Tulips originated in the Far East in present-day Kazakhstan and surrounding countries. In the sixteenth century, this area was conquered by Süleiman the First, and became heavily influenced by the Ottoman Empire. The Tulip, recognized as a special and unique flower, was taken along to Turkey where it was introduced to the gardens of the richest dignitaries.
The Tulip became extremely popular, and a symbol of power and wealth - the Ottoman sultans even began to wear Tulips on their turbans.
The modern name for Tulip is the latinized version of the Turkish word for turban, "Tülbend" which ultimately derives from the Persian "Dulband", meaning round. It was likely chosen because the shape of the flower was thought to resemble a turban.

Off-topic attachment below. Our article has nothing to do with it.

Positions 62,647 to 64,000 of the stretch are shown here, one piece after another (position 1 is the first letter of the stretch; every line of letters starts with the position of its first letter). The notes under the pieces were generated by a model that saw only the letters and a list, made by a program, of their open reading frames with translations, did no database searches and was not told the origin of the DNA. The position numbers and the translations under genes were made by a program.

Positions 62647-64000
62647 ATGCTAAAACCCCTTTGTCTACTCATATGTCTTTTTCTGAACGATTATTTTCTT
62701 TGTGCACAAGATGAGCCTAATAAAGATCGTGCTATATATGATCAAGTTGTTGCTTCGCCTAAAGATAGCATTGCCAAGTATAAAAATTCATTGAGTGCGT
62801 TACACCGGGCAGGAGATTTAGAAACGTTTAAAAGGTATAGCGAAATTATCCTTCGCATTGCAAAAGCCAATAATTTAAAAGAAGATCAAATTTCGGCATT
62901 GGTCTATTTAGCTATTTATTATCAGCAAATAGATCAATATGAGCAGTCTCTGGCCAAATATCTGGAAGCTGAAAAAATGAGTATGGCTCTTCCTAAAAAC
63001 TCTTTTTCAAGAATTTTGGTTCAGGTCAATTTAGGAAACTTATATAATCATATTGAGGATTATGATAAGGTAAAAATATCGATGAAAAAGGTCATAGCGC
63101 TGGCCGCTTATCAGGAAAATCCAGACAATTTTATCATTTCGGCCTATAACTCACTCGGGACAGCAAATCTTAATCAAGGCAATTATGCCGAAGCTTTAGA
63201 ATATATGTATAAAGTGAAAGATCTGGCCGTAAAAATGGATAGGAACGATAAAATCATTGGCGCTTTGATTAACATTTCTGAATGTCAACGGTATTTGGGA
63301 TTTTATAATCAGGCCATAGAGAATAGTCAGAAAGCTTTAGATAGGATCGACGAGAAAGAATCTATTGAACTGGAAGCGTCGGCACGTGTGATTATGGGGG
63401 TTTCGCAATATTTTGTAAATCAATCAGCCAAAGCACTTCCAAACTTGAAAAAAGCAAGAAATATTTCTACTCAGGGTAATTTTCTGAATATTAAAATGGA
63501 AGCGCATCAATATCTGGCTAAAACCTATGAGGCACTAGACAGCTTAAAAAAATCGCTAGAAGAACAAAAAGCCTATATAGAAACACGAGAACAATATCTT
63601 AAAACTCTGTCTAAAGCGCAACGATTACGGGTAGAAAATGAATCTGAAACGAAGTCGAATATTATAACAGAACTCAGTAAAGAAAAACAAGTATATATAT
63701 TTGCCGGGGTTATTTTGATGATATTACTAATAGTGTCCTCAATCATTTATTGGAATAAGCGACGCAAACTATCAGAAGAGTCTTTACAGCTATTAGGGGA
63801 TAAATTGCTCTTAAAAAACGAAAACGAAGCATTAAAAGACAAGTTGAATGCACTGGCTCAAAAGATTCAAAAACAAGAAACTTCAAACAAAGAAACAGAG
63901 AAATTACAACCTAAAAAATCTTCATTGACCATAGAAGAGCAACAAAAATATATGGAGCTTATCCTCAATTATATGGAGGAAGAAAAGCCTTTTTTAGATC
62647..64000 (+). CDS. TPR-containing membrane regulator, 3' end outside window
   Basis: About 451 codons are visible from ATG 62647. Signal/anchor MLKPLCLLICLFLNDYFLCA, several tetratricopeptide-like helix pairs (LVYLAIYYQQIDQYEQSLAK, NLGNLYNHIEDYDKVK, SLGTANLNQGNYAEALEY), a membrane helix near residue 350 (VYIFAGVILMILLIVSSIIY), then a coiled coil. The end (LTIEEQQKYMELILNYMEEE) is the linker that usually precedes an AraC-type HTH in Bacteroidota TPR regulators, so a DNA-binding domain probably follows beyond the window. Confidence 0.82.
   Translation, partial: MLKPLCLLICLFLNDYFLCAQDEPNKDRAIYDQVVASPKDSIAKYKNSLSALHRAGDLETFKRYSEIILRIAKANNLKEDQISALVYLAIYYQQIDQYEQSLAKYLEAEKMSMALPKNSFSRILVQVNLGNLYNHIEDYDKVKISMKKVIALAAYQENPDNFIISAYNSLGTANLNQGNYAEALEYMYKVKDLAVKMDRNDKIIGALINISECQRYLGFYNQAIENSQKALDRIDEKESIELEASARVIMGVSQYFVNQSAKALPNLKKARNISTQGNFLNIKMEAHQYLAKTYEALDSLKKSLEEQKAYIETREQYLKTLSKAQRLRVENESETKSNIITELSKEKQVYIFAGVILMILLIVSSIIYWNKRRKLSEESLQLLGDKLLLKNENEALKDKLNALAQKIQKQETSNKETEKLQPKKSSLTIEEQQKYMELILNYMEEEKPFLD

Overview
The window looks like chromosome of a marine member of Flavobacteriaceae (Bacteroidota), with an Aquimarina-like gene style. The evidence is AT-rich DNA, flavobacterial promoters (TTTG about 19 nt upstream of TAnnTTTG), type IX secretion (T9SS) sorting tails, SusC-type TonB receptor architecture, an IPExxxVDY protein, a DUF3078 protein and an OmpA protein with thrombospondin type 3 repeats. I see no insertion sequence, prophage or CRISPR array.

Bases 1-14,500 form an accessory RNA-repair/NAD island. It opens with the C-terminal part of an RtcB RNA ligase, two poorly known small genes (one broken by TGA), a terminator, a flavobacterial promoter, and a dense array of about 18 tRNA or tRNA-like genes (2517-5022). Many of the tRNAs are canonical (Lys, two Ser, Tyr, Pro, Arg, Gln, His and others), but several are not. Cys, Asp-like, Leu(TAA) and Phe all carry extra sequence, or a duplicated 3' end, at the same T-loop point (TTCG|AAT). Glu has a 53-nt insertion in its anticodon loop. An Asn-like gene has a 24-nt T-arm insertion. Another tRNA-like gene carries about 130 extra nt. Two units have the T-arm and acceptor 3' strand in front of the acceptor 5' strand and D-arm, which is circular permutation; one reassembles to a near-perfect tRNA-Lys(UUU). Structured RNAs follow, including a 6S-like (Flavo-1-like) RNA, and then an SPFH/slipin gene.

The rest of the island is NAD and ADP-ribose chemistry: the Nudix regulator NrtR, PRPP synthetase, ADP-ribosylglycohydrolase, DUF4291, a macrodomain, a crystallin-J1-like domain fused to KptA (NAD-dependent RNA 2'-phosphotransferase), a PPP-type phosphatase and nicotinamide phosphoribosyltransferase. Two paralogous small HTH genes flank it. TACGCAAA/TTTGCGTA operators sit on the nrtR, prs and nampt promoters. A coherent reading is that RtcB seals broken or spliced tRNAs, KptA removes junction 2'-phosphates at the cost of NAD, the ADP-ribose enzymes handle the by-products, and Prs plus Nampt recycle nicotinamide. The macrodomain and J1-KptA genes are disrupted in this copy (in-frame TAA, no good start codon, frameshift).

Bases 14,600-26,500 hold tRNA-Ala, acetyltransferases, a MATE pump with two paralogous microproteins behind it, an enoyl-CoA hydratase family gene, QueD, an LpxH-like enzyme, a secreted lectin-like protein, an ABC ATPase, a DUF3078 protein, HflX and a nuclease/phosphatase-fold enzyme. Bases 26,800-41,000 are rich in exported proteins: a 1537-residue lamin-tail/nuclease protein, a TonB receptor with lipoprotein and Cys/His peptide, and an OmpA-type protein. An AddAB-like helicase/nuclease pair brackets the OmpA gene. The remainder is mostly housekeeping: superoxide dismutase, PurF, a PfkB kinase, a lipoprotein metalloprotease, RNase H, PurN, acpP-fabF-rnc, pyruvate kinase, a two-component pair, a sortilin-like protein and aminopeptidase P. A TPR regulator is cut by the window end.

A supplemental fun fact - the Turks themselves refer to the Tulip as "Laleh", the name that arrived with the flower from Persia. In Arabic script it literally meant 'Flower of God', as "Laleh" is written using exactly the same letters as Allah.
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